# Stanford EE259 I MIMO imaging radar, direction of arrival est, target detection I 2023 I Lecture 13

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## Introduction

• Introduces the concept of slowly enough term that doesn't affect the output of correlators.
• Explains the accumulation of code words and the use of FFTs to obtain a range Doppler map.

• Radar Target Detection operates on range velocity maps.
• Targets are visualized as strong peaks on the range velocity map.
• Target detection distinguishes real targets from noise or clutter.
• Different thresholding techniques can be used, such as fixed thresholding or C4 thresholding.
• The goal is to have a high true positive rate and a low false positive rate.
• Adaptive thresholding, like C4, is recommended for more complex scenarios.

## Direction of Arrival Estimation

• Direction of Arrival Estimation also operates on range velocity maps.
• The focus is on determining the direction of the targets.
• The range velocity map helps in identifying the presence and location of targets.
• The math behind C4, which calculates per-cell thresholds based on the average of surrounding cells, will be explained in the next session.

• FMCW radar and PMCW radar are commonly used in autonomous robotics applications.

## Signal Model for FMCW Radar

• The signal model for FMCW radar involves a complex equation that includes factors such as gain, attenuation, frequency modulation, and phase.

## Range and Velocity Estimation

• Range estimation in FMCW radar involves taking a Fourier transform of the IF signal to find peaks at frequencies proportional to the range of targets.
• Velocity estimation in FMCW radar involves analyzing the phase difference between consecutive chirps to calculate the Doppler shift and, subsequently, the radial velocity.

## Multiple Targets

• The signal model can be extended to multiple targets by summing the individual IF signals for each target.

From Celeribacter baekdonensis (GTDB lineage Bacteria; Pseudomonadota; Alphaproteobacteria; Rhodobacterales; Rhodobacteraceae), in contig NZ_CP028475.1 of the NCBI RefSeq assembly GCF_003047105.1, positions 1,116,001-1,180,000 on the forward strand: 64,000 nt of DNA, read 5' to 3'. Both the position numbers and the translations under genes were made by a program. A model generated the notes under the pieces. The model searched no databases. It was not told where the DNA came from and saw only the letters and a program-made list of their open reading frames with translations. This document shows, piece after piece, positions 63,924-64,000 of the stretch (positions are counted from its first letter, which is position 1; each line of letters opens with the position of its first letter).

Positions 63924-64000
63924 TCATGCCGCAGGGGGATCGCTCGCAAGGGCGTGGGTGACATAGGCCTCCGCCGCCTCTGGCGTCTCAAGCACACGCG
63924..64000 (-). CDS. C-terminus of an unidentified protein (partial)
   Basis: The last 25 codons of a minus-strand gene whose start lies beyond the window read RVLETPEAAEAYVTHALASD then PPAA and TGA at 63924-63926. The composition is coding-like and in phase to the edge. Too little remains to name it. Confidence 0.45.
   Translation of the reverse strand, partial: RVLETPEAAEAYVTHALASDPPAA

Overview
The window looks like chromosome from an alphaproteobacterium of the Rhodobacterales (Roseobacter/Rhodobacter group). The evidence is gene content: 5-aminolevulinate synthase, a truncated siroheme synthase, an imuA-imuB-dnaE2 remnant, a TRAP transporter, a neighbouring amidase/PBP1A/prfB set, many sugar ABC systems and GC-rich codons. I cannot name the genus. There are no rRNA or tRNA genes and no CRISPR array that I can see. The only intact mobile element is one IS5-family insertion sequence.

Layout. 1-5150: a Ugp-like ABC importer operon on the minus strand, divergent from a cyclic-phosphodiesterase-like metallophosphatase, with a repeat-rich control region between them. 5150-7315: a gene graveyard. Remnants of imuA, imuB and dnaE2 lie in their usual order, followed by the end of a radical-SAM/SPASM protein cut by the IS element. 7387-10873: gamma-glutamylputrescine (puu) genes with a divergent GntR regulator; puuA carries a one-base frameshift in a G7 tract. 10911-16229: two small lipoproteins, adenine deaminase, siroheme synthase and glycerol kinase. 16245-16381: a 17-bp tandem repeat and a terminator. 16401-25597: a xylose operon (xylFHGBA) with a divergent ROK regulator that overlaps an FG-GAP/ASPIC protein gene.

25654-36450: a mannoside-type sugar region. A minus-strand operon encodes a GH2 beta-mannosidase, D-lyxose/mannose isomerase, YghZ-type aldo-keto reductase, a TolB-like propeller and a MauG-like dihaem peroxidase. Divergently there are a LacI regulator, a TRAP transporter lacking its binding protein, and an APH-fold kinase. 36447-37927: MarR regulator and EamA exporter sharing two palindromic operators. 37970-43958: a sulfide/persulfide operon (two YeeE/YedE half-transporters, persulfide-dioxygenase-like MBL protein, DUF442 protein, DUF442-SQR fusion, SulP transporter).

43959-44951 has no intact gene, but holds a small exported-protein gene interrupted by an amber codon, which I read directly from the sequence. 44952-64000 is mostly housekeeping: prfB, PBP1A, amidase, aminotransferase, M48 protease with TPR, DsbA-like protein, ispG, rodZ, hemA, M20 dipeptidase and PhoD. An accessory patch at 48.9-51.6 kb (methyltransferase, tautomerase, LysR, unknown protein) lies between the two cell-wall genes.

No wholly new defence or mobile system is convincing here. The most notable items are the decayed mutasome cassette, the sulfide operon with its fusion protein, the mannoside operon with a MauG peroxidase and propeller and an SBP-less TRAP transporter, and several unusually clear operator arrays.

• The range and velocity estimation algorithms remain the same but are applied to each target separately.

## Range and Velocity Resolution

• Range resolution is determined by the width of the FFT bins and is proportional to the sampling rate.
• Maximum range is determined by the maximum frequency that can be distinguished in the FFT.
• Velocity resolution is determined by the width of the Doppler bins and is inversely proportional to the frame duration.
• Maximum velocity is determined by the maximum frequency that can be distinguished in the Doppler FFT.

## Configurable Parameters

• Parameters such as carrier frequency, slew rate, chip duration, ADC sampling rate, and frame duration can be configured to optimize radar performance for specific applications.
• Trade-offs between range, velocity resolution, and maximum range and velocity need to be considered when selecting these parameters.

• PMCW radar uses phase modulated continuous waveforms instead of frequency modulated waveforms.
• The basic principles of range and velocity estimation in PMCW radar are similar to FMCW radar but with different waveform characteristics.
• However, PMCW radar is not as widely deployed due to the higher power consumption and cost of the required high sampling rate ADCs.

Overall, the video provides an overview of the key concepts and techniques involved in range and velocity estimation in radar systems, with a focus on FMCW radar.